|United States Special Envoy for Afghanistan and Pakistan|
January 22, 2009 - December 13, 2010
|United States Ambassador to the United Nations|
September 7, 1999 - January 20, 2001
|Peter Burleigh (Acting)|
|Assistant Secretary of State for European and Canadian Affairs|
September 13, 1994 - February 21, 1996
|United States Ambassador to Germany|
October 19, 1993 - September 12, 1994
|Assistant Secretary of State for East Asian and Pacific Affairs|
March 31, 1977 - January 20, 1981
Richard Charles Albert Holbrooke
April 24, 1941
|Died||December 13, 2010 (aged 69)|
Washington, D.C., U.S.
(m. 1964; div. 1972)
(m. 1977; div. 1978)
(m. 1995; his death 2010)
|Education||Brown University (BA)|
Richard Charles Albert Holbrooke (April 24, 1941 - December 13, 2010) was an American diplomat and author. He was the only person to have held the position of Assistant Secretary of State for two different regions of the world (Asia from 1977 to 1981 and Europe from 1994 to 1996).
From 1993 to 1994, he was U.S. Ambassador to Germany. Long well known among journalists and in diplomatic circles, Holbrooke became known to the wider public when, together with former Swedish prime minister Carl Bildt, he brokered a peace agreement among the warring factions in Bosnia that led to the signing of the Dayton Peace Accords, in 1995. Holbrooke was a leading contender to succeed Warren Christopher as Secretary of State but was passed over in 1996 as President Bill Clinton chose Madeleine Albright instead. From 1999 to 2001, Holbrooke served as U.S. Ambassador to the United Nations.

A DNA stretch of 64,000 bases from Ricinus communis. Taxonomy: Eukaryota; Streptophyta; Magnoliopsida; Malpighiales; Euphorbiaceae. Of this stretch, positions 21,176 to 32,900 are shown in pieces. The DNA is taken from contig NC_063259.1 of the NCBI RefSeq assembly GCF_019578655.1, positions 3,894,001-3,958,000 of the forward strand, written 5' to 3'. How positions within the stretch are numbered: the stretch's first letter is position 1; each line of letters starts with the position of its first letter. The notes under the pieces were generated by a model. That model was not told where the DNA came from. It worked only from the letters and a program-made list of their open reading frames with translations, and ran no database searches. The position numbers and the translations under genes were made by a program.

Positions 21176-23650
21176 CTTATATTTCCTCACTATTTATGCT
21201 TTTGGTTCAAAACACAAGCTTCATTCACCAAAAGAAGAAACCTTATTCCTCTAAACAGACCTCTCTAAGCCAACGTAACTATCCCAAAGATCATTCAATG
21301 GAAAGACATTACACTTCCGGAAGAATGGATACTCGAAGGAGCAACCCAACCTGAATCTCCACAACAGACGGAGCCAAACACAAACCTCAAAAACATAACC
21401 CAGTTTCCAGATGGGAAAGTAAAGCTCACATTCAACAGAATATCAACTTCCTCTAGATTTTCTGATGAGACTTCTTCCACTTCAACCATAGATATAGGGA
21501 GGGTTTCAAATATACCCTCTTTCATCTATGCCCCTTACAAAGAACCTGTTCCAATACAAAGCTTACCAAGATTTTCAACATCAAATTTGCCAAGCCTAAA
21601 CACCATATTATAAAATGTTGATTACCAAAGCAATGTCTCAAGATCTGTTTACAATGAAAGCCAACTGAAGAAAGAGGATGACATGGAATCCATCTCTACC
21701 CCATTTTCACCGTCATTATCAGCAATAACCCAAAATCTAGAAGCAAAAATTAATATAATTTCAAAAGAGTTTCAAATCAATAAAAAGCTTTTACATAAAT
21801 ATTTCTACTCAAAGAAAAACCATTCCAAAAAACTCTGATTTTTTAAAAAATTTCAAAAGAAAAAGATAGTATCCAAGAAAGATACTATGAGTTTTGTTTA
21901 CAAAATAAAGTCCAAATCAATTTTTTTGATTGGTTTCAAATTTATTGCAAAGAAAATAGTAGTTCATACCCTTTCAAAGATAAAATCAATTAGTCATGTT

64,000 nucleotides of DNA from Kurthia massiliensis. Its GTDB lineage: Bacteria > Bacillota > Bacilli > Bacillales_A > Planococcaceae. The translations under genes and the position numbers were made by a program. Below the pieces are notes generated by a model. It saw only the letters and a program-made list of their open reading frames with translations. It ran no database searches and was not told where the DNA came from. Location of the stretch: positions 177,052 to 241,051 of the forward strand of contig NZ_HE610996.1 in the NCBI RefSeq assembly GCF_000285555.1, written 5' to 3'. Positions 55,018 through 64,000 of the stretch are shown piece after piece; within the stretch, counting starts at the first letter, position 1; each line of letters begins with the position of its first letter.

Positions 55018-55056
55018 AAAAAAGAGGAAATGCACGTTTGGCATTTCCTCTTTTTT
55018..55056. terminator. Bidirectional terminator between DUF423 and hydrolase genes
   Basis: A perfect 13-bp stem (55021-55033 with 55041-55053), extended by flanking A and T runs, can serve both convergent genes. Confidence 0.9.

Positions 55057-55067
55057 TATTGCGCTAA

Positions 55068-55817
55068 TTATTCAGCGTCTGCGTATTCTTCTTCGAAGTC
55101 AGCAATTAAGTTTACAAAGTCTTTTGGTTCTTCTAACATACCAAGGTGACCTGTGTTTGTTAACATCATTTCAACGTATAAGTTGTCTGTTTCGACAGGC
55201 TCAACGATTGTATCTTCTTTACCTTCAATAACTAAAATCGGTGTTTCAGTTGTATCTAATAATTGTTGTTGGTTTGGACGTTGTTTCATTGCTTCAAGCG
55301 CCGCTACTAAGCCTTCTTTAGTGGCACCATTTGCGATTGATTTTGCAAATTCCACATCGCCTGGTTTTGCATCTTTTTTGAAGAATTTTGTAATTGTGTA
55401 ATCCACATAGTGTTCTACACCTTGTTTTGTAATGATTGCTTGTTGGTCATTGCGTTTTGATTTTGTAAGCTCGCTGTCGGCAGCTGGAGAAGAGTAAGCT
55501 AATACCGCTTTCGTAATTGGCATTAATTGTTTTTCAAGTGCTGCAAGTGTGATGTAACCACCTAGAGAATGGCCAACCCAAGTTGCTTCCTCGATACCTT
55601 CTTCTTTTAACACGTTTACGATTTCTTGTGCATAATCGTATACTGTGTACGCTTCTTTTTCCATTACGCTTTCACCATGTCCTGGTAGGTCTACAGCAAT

He was an adviser to the Presidential campaign of Senator John Kerry in 2004. Holbrooke then joined the Presidential campaign of Senator Hillary Clinton and became a top foreign policy adviser. Holbrooke was considered a likely candidate for Secretary of State had Kerry or Hillary Clinton been elected President. In January 2009, Holbrooke was appointed as a special adviser on Pakistan and Afghanistan, working under President Barack Obama and Secretary of State Hillary Clinton. During his career, Holbrooke worked to improve the lives of refugees, particularly the Hmong of Indochina. On December 13, 2010, Holbrooke died from complications of an aortic dissection.